'Shows that are optimistic, hopeful, aspirational resonate well with viewers' : Todd Miller - SPTI Asia executive VP, MD

 Last year Sony Pictures Television International (SPTI) set up an office in India. The aim was to get more closely involved with the market and help it grow by offering content in the form of formats. SPTI is also looking at developing more local content from India which can travel overseas.'s Ashwin Pinto caught up with SPTI Asia executive VP, MD Todd Miller to find out more.



When you say that SPTI is the Asian Hollywood Studio what does it mean?

We are by ownership an Asian company. We pride ourselves that our business combines the best of US and Asian content. As a distribution company we offer locally relevant content and global content.


SPTI has distribution, a networks segment and a production business. We are the most active of the US studios in terms of producing and distributing Asian content across Asia. So it positions us in a unique way from the others who only focus on US content. Asia is the fastest growing region for us. Korea, China, East Asia and India are key for us.

Could you talk about the partnerships SPTI has with local Asian players in terms of co-producing with them and distributing their content overseas?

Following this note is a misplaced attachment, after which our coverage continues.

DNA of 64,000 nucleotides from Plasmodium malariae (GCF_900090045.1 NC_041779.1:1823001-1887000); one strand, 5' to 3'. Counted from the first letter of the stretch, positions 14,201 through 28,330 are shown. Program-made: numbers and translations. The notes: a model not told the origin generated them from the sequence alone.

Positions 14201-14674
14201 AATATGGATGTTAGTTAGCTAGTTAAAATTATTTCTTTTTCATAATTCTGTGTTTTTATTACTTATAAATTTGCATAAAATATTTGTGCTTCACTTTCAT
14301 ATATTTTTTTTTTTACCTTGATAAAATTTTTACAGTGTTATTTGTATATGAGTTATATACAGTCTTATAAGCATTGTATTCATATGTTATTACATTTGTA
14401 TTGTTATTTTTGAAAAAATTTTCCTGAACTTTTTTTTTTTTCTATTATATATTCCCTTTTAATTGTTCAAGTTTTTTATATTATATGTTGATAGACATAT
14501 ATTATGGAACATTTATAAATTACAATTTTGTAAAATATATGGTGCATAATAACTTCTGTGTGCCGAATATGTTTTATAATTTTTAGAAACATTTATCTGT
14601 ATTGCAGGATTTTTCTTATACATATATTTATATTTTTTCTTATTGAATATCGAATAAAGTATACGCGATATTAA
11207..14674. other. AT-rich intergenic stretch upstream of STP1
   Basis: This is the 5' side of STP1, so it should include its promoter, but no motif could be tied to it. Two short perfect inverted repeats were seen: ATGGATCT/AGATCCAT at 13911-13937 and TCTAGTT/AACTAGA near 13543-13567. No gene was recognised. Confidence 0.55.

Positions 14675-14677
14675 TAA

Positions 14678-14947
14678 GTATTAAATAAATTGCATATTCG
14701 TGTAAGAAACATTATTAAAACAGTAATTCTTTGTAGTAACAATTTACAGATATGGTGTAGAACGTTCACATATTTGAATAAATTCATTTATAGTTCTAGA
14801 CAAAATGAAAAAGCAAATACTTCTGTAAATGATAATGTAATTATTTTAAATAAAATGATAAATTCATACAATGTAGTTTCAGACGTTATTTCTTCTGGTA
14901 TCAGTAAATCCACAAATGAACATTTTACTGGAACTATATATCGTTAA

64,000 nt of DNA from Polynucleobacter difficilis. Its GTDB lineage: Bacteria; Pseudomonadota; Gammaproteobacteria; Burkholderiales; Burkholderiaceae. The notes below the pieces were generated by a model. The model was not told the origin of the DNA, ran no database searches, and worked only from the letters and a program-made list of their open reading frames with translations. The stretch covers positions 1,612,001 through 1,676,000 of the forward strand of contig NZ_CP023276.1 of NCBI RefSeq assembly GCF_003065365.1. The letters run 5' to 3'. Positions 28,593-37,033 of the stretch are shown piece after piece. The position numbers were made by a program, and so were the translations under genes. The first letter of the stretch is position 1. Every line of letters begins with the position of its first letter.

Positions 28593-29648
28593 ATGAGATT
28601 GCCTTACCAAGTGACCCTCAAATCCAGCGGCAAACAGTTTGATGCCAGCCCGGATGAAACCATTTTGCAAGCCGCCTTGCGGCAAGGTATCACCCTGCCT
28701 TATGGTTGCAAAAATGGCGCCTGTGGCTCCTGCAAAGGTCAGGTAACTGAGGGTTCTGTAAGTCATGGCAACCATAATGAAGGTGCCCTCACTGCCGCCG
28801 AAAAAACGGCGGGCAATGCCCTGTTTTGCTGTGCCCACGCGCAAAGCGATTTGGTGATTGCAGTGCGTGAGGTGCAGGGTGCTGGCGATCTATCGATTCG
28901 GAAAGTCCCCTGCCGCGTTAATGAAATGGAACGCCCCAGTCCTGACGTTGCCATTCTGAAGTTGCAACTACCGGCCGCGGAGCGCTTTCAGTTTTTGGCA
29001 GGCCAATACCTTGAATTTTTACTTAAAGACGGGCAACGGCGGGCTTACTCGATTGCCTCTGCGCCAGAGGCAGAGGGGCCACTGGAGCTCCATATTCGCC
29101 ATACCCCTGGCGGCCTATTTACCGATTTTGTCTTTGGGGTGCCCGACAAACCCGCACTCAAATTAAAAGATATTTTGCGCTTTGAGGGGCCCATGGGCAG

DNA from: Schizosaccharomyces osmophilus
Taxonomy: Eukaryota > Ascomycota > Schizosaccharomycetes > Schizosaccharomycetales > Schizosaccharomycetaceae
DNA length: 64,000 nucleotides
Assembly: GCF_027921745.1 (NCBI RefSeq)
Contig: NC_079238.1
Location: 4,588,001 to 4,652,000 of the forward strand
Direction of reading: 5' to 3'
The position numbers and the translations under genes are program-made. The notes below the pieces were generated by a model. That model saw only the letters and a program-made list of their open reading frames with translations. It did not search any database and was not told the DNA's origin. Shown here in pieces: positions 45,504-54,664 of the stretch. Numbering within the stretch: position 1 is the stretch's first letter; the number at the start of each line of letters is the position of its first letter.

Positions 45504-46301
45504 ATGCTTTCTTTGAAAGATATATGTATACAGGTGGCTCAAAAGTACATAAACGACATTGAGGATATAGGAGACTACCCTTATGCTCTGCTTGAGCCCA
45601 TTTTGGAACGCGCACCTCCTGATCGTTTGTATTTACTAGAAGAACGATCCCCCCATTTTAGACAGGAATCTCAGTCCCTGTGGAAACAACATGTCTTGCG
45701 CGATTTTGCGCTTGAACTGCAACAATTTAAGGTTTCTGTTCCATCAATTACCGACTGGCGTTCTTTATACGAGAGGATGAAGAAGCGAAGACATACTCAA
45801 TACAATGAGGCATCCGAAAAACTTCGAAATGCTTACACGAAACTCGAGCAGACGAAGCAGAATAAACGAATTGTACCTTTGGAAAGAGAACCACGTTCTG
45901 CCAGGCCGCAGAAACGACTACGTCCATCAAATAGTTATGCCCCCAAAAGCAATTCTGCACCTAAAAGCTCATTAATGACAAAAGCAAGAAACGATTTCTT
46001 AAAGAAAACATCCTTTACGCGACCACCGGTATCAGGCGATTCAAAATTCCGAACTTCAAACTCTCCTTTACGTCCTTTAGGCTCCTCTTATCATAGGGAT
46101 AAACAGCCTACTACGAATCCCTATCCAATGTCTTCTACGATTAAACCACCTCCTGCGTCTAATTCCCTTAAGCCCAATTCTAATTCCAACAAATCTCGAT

We make and distribute content. On the film front we have been active making films like Crouching Tiger, Hidden Dragon. Recently we started to make Indian films. Sawaariya was our first film. We also distribute content on behalf of key Asian partners. With CJ Media in Korea we distribute films and shows.


We distribute it not just in Asia but also outside. This enables our partners to access a wider market for Asian content. So we add value for our business partners. We have also worked with CCTV in China to distribute their show The Stories of Han Dynasty.

How has SPTI boosted its production facilities and distribution network over the last couple of years?

We have a strong distribution practice as there is great content to sell. On the distribution side to get closer to clients we set two offices last year - one in India in October and the other in Korea. We want to have a local presence and develop relationships on the ground. We already have offices in Tokyo, Beijing, Hong Kong and Singapore.


So from a footprint perspective we have Asia well covered from a distribution point of view. On the production front we did a lot of work in South East Asia for formats last year. This year we will focus on India.

How important is India and what is the gameplan to grow the business here?

This year we will sell formats to India. Power of 10 is one show. It is a primetime game show and airs on CBS in the US. We are also planning to a local version of Ripley's Believe It Or Not. We also have a lot of scripted formats as well like telenovellas from Latin America. Our dubbed films area is also growing. We were one of the first studios to offer local dubbing of films to channels.